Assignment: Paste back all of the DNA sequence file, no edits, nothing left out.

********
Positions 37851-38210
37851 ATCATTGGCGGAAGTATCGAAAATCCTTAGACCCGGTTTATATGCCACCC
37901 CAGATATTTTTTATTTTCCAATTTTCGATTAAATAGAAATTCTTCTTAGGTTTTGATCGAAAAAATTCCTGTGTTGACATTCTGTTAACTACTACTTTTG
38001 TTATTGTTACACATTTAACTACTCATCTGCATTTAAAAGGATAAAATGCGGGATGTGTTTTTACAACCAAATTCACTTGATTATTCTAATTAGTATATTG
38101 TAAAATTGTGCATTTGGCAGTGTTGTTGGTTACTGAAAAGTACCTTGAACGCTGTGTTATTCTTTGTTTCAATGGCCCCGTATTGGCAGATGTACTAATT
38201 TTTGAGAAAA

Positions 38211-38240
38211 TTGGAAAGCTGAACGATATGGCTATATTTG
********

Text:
Positions 37851-38210
37851 ATCATTGGCGGAAGTATCGAAAATCCTTAGACCCGGTTTATATGCCACCC
37901 CAGATATTTTTTATTTTCCAATTTTCGATTAAATAGAAATTCTTCTTAGGTTTTGATCGAAAAAATTCCTGTGTTGACATTCTGTTAACTACTACTTTTG
38001 TTATTGTTACACATTTAACTACTCATCTGCATTTAAAAGGATAAAATGCGGGATGTGTTTTTACAACCAAATTCACTTGATTATTCTAATTAGTATATTG
38101 TAAAATTGTGCATTTGGCAGTGTTGTTGGTTACTGAAAAGTACCTTGAACGCTGTGTTATTCTTTGTTTCAATGGCCCCGTATTGGCAGATGTACTAATT
38201 TTTGAGAAAA

Positions 38211-38240
38211 TTGGAAAGCTGAACGATATGGCTATATTTG